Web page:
Clearances provided to pilots may include a “CLEARANCE VOID TIME’. A clearance is only valid if the flight enters controlled airspace in accordance with the clearance at or before that time.

Clearance amendents

An air traffic clearance proposed by ATC does not relieve the pilot from complying with statutory requirements, nor from responsibility for the ultimate safety of the aircraft.

If considered necessary, a pilot should request a different clearance from that issued. In an emergency, a pilot may act without a clearance and immediately advise ATC.

A pilot must advise ATC immediately if issued a clearance which requires the use of navigation aids not available to the aircraft, or that the pilot is not qualified to use.

ATC is responsible for issuing clearances that will enable an aircraft to remain within controlled airspace if the pilot has planned to do so. If a pilot is in doubt that the clearance will keep the aircraft in controlled airspace, ATC should be advised and an alternative clearance may be requested.

For operations within Class C, D or E airspace, maintaining 500 ft above the lower limit of the CTA steps will provide a vertical buffer with aircraft operating in the adjoining airspace.

A control instruction issued after a clearance is obtained amends the appropriate item in the clearance. When there is any change in the clearance limit and/or route specified in the initial clearance, a completely new clearance will be issued.

Whenever a restriction or requirement has been imposed, and a further restriction/requirement is subsequently imposed, the subsequent instruction will cancel all previous restrictions/requirements unless:

  • all restrictions/requirements are restated, or
  • the subsequent instructions is prefixed ‘Further requirement’.

At a controlled aerodrome, clearance for operation in an adjoining control area is given before departure.

If proposing to fly into a control area from an aerodrome located so close to the entry point that making a full position report before entry is not practicable, a clearance should be requested:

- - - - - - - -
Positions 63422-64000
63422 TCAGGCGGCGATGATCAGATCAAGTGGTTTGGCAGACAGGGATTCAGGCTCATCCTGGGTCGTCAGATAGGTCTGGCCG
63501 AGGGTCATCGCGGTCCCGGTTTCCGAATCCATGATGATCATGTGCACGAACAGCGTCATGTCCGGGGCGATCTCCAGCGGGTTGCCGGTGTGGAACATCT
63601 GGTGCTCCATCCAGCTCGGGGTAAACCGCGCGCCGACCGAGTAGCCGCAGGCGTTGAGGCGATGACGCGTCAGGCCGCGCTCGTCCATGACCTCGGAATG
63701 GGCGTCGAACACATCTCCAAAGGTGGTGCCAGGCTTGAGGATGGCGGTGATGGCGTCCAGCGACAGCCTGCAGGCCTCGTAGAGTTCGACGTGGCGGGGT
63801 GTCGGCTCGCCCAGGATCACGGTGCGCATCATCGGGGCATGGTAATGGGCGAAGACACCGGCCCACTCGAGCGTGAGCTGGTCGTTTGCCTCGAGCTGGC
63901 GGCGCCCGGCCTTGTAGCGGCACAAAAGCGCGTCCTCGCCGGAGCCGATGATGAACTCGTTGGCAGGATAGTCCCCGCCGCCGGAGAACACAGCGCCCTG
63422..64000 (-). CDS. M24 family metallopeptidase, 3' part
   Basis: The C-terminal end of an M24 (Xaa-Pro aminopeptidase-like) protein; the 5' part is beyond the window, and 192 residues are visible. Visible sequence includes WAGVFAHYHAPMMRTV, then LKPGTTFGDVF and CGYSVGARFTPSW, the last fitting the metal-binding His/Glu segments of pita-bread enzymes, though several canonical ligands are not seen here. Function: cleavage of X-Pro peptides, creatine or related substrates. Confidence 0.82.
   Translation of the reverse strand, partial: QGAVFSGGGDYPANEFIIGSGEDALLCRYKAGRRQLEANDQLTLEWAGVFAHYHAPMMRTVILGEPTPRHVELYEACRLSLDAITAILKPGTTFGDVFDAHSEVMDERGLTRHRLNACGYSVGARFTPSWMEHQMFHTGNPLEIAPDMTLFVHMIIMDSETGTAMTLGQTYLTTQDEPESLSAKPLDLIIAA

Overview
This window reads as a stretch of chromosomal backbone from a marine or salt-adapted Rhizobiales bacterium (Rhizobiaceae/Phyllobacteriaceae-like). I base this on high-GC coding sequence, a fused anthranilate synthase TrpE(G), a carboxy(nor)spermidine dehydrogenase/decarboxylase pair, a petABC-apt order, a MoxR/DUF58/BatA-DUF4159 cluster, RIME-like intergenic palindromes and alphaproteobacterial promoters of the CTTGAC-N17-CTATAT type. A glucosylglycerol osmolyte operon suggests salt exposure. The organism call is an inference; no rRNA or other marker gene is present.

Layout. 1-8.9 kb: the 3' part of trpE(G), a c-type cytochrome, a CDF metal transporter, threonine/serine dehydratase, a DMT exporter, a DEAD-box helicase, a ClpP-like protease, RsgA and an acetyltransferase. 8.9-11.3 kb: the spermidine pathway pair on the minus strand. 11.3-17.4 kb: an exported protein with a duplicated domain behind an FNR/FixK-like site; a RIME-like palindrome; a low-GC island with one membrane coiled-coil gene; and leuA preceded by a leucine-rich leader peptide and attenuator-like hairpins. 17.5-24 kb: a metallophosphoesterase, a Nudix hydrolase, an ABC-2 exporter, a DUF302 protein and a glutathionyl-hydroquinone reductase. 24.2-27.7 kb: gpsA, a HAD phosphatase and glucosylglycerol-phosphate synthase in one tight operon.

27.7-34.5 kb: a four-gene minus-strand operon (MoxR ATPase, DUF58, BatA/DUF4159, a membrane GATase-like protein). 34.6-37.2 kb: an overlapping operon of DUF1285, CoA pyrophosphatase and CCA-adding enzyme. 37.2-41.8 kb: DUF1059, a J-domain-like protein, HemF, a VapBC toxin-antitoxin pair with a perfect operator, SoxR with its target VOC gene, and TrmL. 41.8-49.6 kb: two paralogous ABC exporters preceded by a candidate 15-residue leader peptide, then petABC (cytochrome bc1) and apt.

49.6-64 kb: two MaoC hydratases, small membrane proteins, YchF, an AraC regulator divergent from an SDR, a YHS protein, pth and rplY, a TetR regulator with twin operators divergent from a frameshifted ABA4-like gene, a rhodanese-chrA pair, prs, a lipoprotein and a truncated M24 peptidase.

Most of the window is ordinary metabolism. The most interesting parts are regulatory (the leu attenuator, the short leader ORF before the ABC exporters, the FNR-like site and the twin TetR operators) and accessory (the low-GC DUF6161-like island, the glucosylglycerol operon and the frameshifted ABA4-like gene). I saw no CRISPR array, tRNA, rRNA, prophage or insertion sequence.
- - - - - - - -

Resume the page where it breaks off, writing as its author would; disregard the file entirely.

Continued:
• at a convenient time before entering the runway for take-off at an aerodrome where communication can readily be established before take-off, or
  • after take-off, if not available or obtainable before take-off, provided that the aircraft does not enter the control area until cleared.

If landing at an aerodrome with the intention of departing for a control area shortly after landing, any revision of notified details relevant to the clearance, including EOBT, should be advised to ATC, and a clearance requested before landing.

Clearances provided to pilots may include a ‘clearance void time’. Where a void time is specified, the clearance is valid only if the flight enters controlled airspace in accordance with the clearance at or before that time.

Pilots should submit details required for flight in controlled airspace at least 30 minutes before the expected time of entry. Flight details submitted with less than 30 minutes notification will be processed on a ‘controller workload permitting’ basis, and may be subject to delay

Within a Class D CTR, a clearance to take off is a clearance to operate within the CTR.

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New rules come into effect from 2 December 2021 that cover the general operating and flight rules. We are currently updating this guide to reflect the new rules. A new version will be available to download from 2 December.